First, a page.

Most people start their home lighting decisions with a lamp or fixture, but it might be better to begin with the bulb. These hardworking light bearers are often overlooked until one burns out on the job, but the surprising range of types and designs of bulbs that is now available deserves serious consideration. Choosing the right light can not only make a difference in the mood and usefulness of your rooms, but it can also mean bigger savings on your electric bill.


Fluorescent Bulbs

Introduced in 1938, fluorescent lighting quickly became the fixture of choice in schools, office buildings, and factories due to its longer life span, sparing use of electricity, low heat emission, and high luminosity. Unfortunately, people began associating fluorescents with industrial coldness, not the warm glow wanted for a hearth and home. Add to this the inability to apply a dimmer, as well as the buzzing that accompanies a fluorescent light nearing the end of its life span, and most homeowners were happy to banish the fixtures to less-traveled areas of the home, such as the garage, laundry room, or basement.

Modern fluorescent bulbs, however, continue to be cost efficient, and they come in more sizes and warmer colors than just the three-foot white tubes we are used to seeing in our offices. The annoying buzz has been taken care of by improvements in the ballast technology that allow fluorescents to age quietly, and there are even some specialized dimmers that can be purchased to operate with fluorescent bulbs. While the lights are still best used in areas that need a flood of light, they can also be used in decorative installations to mimic daylight in windowless parts of the home, such as a basement.

CFL (Compact Fluorescent)

CFL Bulb

The energy- and money-saving benefits of compact fluorescent bulbs have been heavily promoted in the media in the last five years, and their use has grown exponentially since the average price of the bulbs has decreased. CFLs use 75 percent less energy than traditional incandescent bulbs, and they burn up to 10 times longer. They give off excellent light—comparable to the luminosity of a 75-watt bulb—and some models can be used with dimmer switches and three-way lamps, an important consideration for people designing an interior lighting plan.

There is one element of the CFL that makes people reluctant to adopt them wholesale, and that is the mercury content within the bulb. Though it only contains a trace amount, which is perfectly safe as long as the bulb remains intact, if broken it can expose a person to mercury vapor. The EPA has simple guidelines for cleaning up a broken CFL—the main points are to turn off the A/C or heat to keep the vapor from spreading, refrain from using a vacuum to clean up the glass shards, and be sure that all the debris collected and used in the cleanup is sealed in a plastic bag and thrown away immediately. Additionally, CFLs cannot be discarded in household trash. Local waste management can tell you how to discard the bulb, or you can check online to find a recycling facility in your area that accepts CFLs.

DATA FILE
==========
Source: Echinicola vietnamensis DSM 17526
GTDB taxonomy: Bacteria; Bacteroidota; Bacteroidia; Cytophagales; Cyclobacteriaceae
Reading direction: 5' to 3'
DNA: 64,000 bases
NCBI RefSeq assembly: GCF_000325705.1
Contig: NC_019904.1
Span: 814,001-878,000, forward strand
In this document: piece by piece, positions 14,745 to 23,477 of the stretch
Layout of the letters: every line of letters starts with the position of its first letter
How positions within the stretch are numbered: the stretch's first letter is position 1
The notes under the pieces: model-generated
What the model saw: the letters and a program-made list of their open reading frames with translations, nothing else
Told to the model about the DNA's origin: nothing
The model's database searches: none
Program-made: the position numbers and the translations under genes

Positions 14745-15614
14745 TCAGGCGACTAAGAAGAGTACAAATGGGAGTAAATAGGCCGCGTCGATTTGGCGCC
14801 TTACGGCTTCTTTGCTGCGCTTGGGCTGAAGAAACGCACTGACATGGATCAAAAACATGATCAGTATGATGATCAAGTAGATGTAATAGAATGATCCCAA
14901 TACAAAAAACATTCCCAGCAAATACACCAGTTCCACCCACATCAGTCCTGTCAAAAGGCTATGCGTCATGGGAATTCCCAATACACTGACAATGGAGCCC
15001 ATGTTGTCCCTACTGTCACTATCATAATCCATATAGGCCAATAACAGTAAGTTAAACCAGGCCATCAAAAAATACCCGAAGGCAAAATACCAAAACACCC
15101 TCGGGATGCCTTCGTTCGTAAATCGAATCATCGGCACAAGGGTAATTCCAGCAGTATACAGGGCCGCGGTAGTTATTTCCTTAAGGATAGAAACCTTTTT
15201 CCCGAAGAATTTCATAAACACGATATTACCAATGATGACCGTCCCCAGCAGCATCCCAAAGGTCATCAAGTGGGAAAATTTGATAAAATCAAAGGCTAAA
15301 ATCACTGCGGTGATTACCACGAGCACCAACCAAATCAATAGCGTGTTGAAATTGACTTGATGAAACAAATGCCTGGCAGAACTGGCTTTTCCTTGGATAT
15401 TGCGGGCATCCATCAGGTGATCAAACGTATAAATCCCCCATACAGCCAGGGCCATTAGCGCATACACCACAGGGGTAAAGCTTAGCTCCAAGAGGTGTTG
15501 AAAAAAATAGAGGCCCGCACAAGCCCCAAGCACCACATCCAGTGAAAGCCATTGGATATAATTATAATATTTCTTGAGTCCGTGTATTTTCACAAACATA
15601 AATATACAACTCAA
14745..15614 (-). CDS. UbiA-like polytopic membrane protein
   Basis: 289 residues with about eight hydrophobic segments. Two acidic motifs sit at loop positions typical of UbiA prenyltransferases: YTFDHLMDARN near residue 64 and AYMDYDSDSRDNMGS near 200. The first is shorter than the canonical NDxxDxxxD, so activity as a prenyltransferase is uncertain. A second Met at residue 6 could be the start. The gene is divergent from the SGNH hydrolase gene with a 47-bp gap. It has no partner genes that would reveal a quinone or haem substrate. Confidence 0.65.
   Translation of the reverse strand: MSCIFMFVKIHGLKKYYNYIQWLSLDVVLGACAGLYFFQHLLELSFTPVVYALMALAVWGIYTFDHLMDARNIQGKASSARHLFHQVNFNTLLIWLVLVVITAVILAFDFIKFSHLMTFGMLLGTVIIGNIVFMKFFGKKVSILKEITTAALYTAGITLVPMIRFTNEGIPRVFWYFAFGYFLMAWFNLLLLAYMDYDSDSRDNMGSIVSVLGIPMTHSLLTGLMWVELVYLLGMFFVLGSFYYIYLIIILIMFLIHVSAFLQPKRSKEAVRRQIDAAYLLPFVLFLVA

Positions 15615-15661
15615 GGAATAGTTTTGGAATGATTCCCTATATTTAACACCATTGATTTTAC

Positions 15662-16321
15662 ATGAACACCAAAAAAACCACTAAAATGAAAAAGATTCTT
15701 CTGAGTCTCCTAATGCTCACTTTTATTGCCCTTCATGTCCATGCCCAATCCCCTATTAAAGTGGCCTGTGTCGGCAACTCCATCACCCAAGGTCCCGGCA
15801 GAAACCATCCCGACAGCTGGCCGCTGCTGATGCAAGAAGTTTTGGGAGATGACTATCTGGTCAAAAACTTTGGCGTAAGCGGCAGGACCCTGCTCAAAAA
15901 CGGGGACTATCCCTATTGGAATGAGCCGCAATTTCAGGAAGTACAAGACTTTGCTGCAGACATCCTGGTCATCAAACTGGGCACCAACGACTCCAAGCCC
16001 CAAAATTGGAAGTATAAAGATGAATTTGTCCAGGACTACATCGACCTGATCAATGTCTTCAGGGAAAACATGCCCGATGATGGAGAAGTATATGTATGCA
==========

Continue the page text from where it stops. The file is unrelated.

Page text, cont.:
LED Bulb

The newest light technology, the LED bulb edges out even CFLs in terms of energy efficiency and life span. Bulbs in average home use only cost around $30 in annual electricity and will last about 50,000 hours under normal usage—approximately 10 times longer than the average CFL. They contain no toxic elements, so disposal is fairly easy. The problem with LEDs, however, is their current higher cost than other bulbs. Even though the life span of the bulb will more than pay for itself over the long term, most homeowners find the up-front cost too high to make widespread use of LED bulbs over the whole home, instead opting to use them as decorative highlights and in accent lighting applications. As the price point continues to fall, however, LEDs may be the next wave of standard home lighting.


Incandescent Bulb

The bulb many of us grew up with, the traditional incandescent, has taken a little bit of a beating in the last few years as newer types of bulbs have come into the market touting longer life spans and amazing energy efficiency. While some die-hard lovers of the Edison bulb have railed against what they believe is a government ban on it, in truth, there was never a ban on incandescent lightbulbs. A law signed by President Bush in 2007 simply requires all lightbulbs to meet gradually increasing energy efficiency standards. This law would seem to favor newer bulb technology, but it instead has sparked new developments in the incandescent bulb industry, such as Advanced Lighting Technologies’ Vybrant 2x—an incandescent bulb powered by nanotechnology. These types of bulbs are said to be 50 percent more energy efficient than even LED bulbs and are less expensive on average than CFL bulbs.

With a wide range of technologies to choose from, finding the best type of lighting for your home is easier than ever. From the attic to the basement, the right bulb can brighten any space, making it more cheerful, useful, and inviting.

Click Here to View Your Local Best Pick® Electricians

Sources: American Lighting Association; Lumen Coalition; Lutron; Mother Earth News; Stephen Blackman Design; TIME Magazine.

For more information on our sources, please contact us directly.